Foxconn Technology Group’s billionaire founder Terry Gou resigned from his position on the company’s board as he ramps up his campaign to become president of Taiwan.
(Bloomberg) — Foxconn Technology Group’s billionaire founder Terry Gou resigned from his position on the company’s board as he ramps up his campaign to become president of Taiwan.
Gou stepped down as a director of the company he founded in 1974 due to “personal reasons,” according to a statement from Foxconn Saturday. Foxconn thanked Gou, who remains its largest shareholder, for his contribution to the group and the global electronics industry.
Having built Foxconn into one of the largest manufacturing companies in the world and a key supplier to Apple Inc., Gou had already handed day-to-day running of the business over to chairman and Chief Executive Officer Young Liu in 2019, when he first publicly flirted with the idea of entering politics.
Gou’s resignation comes less than a week after he ended months of speculation by formally announcing his intention to run in Taiwan’s presidential election, scheduled for January.
Opinion polls indicate Gou will face an uphill battle to win the presidency. In an already-crowded race, he currently trails the other three candidates, with Vice President and ruling Democratic Progressive Party candidate Lai Ching-te in the lead, according to most surveys.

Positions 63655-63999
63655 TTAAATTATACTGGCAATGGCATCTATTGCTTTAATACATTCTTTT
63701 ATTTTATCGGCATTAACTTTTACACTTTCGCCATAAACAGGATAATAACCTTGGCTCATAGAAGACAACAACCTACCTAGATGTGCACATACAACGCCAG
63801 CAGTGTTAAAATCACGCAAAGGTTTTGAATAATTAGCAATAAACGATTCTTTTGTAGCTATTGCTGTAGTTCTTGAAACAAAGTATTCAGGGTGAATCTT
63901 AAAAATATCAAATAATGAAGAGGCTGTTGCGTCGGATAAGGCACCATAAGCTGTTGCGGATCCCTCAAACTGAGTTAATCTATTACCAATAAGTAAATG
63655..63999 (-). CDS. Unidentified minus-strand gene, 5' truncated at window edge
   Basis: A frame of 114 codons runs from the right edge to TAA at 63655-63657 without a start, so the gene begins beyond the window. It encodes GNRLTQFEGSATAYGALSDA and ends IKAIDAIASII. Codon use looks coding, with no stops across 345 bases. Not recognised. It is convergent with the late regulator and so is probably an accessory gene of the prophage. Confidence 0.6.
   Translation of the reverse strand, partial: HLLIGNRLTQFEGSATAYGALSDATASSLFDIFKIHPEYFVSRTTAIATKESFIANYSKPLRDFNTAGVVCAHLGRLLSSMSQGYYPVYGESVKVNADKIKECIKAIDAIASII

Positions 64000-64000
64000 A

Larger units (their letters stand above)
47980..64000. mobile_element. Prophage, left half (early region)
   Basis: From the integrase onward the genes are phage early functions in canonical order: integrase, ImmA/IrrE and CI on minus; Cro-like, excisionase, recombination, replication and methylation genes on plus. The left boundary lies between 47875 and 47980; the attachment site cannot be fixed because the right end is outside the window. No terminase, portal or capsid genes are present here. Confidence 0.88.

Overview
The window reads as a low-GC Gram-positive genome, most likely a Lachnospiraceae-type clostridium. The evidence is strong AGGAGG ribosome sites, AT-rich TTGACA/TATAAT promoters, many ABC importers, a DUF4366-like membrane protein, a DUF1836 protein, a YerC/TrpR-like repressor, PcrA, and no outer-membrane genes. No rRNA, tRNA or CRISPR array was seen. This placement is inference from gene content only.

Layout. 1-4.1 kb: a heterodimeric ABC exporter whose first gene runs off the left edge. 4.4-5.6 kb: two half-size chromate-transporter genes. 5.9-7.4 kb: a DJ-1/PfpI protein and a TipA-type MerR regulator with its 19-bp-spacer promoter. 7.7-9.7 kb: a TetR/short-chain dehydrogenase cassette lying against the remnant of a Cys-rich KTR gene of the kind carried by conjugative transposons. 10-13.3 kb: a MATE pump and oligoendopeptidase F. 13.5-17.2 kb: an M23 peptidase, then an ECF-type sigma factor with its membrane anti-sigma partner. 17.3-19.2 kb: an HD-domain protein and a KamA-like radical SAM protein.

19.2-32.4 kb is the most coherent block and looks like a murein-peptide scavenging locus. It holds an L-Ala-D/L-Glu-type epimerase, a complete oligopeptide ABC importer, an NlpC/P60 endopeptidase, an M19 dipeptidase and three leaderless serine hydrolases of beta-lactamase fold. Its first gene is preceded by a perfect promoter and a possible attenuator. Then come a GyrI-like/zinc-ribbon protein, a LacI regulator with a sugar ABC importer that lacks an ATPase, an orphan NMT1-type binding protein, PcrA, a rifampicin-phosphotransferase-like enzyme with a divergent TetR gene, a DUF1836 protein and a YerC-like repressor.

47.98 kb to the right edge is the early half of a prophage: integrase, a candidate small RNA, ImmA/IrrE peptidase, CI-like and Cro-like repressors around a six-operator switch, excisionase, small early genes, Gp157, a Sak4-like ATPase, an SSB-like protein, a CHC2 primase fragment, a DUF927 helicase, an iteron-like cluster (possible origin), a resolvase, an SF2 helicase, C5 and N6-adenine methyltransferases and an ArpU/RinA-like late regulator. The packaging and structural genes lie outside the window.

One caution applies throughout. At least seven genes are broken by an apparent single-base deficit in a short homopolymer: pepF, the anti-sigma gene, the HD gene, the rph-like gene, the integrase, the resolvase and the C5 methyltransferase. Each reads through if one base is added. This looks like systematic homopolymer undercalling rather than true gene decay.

Given Foxconn’s huge manufacturing presence in China, with hundreds of thousands of employees, Gou’s ability to withstand pressure from an increasingly assertive Beijing has already become an issue in the campaign. China views Taiwan as a part of its territory, a claim the government in Taipei rejects.
Gou dismissed claims he would be susceptible to Chinese pressure, were he to become president.
“I will not bow to China’s threats,” he said at the briefing announcing his presidential bid last Monday, adding that no foreign investors would dare invest in China if the government there confiscated Foxconn’s assets.
Improving the fractious relations between Taipei and Beijing has been the focus of Gou’s leadership bid so far, with the billionaire promising to deliver “50 years” of peace.
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